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As it became known Jordan Bohannon was returning for another season with the Iowa men’s basketball team, the biggest question involved a different Hawkeye.
What about Joe Toussaint?
That issue has apparently been resolved, by Bohannon and Iowa Coach Fran McCaffery. While Toussaint never said anything to indicate he would hustle to the NCAA’s transfer portal as quickly as he gets from one end of the court to another, why would he want to spend another season as a backup point guard?
New York City’s Toussaint just finished his sophomore season with the Hawkeyes, averaging 11.3 minutes per game off the bench in backing up Bohannon at the point. That was after he started 20 games and averaged 17.9 minutes as a freshman in 2019-20, when Bohannon’s season ended in mid-December after he succumbed to a hip ailment that required surgery.
If the question was about gaining one more season of Bohannon to risk losing two more seasons of Toussaint, it wasn’t a question that required an answer. Toussaint can be a runaway train at times, but has the skills and athleticism to be a high-level major-college point guard.
“I kind of made the decision early on that I wasn’t going to come back,” Bohannon said Wednesday, “because I didn't want to impact Joe Toussaint and his development as a player and wanting him to get back to kind of go into the spotlight that he was when I was injured.”
McCaffery needed a 2-guard, or shooting guard, when CJ Fredrick caught McCaffery off guard by entering the NCAA’s transfer portal. McCaffery turned to someone who fit the bill, someone with 143 college games and 1,638 points under his belt with another year of eligibility thanks to the NCAA giving a one-year hall pass to its athletes because of the COVID-19 pandemic.
“One of the things that Coach McCaffery said was that he wanted me to be more of a combo guard and so I would start at the 2 this year and let Toussaint take over that role of being a point guard and kind of run the team that way,” Bohannon said.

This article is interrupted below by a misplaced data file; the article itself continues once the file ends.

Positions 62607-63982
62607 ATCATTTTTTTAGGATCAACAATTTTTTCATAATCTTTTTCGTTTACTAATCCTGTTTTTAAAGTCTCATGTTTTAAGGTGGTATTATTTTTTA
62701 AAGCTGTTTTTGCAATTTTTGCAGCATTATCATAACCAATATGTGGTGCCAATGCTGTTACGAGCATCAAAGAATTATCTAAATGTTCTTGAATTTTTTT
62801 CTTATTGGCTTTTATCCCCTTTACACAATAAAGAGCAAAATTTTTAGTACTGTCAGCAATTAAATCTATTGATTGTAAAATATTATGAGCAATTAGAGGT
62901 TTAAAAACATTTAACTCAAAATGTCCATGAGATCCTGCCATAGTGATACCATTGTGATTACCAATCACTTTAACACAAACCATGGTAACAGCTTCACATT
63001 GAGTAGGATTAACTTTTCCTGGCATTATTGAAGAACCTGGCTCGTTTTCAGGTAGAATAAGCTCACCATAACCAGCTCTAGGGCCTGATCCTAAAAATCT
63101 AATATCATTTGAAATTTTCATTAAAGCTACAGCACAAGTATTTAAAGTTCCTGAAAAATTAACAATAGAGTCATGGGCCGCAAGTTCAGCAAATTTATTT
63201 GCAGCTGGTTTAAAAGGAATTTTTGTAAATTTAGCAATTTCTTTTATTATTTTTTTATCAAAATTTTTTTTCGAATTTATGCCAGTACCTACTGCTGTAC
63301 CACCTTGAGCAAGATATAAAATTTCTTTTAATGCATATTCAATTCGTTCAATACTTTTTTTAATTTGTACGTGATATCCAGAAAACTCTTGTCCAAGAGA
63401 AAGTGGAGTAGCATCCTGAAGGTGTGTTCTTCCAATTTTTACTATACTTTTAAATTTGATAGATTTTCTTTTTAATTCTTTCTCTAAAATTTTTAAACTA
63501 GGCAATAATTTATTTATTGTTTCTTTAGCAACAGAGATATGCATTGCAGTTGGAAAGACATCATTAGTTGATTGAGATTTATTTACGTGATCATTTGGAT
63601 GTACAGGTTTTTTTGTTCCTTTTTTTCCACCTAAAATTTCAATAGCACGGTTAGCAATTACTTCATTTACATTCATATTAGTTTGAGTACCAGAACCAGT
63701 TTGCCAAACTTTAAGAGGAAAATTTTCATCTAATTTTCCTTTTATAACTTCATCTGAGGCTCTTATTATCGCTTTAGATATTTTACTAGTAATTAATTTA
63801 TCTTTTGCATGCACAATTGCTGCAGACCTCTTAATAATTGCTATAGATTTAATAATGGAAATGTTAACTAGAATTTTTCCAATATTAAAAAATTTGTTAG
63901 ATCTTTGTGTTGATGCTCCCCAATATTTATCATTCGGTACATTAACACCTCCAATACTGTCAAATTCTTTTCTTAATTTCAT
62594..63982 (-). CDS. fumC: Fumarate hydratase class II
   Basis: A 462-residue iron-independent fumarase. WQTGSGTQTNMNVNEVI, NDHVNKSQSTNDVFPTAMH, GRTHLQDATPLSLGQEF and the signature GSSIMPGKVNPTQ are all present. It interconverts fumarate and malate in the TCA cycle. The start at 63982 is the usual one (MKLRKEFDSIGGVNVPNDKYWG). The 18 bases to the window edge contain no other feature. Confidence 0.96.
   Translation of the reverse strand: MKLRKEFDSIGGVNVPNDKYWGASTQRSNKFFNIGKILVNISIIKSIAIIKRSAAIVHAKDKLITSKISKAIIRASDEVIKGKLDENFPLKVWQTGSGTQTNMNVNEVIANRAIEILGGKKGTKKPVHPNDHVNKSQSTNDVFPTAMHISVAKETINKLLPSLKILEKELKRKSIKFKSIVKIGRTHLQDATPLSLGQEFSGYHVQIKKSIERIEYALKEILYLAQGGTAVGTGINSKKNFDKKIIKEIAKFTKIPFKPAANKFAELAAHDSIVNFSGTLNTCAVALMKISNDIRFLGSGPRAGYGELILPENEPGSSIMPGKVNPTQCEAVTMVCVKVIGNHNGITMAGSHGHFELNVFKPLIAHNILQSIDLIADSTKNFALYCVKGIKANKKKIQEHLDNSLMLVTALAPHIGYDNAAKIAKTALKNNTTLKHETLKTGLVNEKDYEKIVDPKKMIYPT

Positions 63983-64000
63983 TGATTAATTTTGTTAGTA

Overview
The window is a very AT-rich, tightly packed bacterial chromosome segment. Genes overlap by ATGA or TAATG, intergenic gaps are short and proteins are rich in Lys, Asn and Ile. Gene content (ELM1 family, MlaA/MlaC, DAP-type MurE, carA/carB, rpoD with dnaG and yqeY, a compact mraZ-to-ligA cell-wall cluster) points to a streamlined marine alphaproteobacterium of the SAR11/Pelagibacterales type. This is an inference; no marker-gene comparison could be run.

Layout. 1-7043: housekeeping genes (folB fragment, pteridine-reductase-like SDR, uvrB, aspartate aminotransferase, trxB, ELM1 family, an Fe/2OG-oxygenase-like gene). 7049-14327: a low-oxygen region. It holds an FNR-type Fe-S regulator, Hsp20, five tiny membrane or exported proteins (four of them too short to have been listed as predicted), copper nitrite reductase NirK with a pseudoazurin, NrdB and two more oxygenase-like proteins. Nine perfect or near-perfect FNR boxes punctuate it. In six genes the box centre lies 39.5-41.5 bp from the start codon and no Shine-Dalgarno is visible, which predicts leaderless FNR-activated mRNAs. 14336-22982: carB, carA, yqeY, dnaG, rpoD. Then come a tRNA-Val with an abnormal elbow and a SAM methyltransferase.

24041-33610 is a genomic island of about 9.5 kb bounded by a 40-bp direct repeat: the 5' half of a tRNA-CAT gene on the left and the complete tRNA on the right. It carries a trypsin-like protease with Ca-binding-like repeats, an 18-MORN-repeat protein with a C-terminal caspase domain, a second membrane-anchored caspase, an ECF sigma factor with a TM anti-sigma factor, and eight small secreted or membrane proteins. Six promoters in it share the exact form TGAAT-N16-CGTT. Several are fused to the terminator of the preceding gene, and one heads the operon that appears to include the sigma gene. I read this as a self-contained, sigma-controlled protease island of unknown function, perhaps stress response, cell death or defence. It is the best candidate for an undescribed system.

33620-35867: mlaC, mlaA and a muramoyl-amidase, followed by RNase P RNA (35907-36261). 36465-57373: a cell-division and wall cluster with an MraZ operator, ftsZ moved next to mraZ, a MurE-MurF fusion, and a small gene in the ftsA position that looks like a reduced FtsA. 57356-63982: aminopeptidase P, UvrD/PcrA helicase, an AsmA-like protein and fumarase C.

“I'll definitely still have the ball in my hands a lot, but I think my ability to move off the ball like I have a bunch of times throughout my career will create a different aspect to this team, and I think it will make us better in the long run.”
Iowa was going from a team that led the Big Ten in 3-point field goals per game with 9.7 to one with that was facing the prospect of losing its top four 3-point shooters.
Bohannon made 80 of his school-record 364 treys last season. Joe Wieskamp, who is trying to see where he fits in pro basketball before deciding his plans for the 2021-22 season, made 73, Luka Garza had 44, Fredrick 36. No one else had more than 18.
McCaffery needed an outside threat for next season. He could have tried to find one in the portal. But as Bob Dylan once sang, why wait any longer for the one you love when he's standing in front of you?
“Fran basically was re-recruiting me this past two weeks,” said Bohannon, “which is very weird because I'm 23 years old and I'm being re-recruited to be back in college.
“I really wasn't planning to come back. … Coach McCaffery got me in his office a couple of times and re-recruited me, laid down some framework of what he wanted this year from me.
“One of them was to be able to provide my leadership to the young guys that played last year and are going to experience arenas that are going to be hopefully full with fans. It’s a totally different game with that happening.”
Last season, it was Garza’s team. You’re the National Player of the Year, it’s your team. For now, in the season ahead, it’s sixth-year senior Bohannon, a senior newcomer in post player Filip Rebraca, and mostly sophomores and freshmen.
McCaffery, Bohannon said, “wants someone to be that guy to continue to provide leadership for what's about to happen.
“So I think that was a huge selling point for myself because I always think of myself as a leader.”
Some are born leaders, some achieve leadership, and some have leadership thrust upon them. Maybe it’s a little of all three with Bohannon. Now we’ll see what he does with it.
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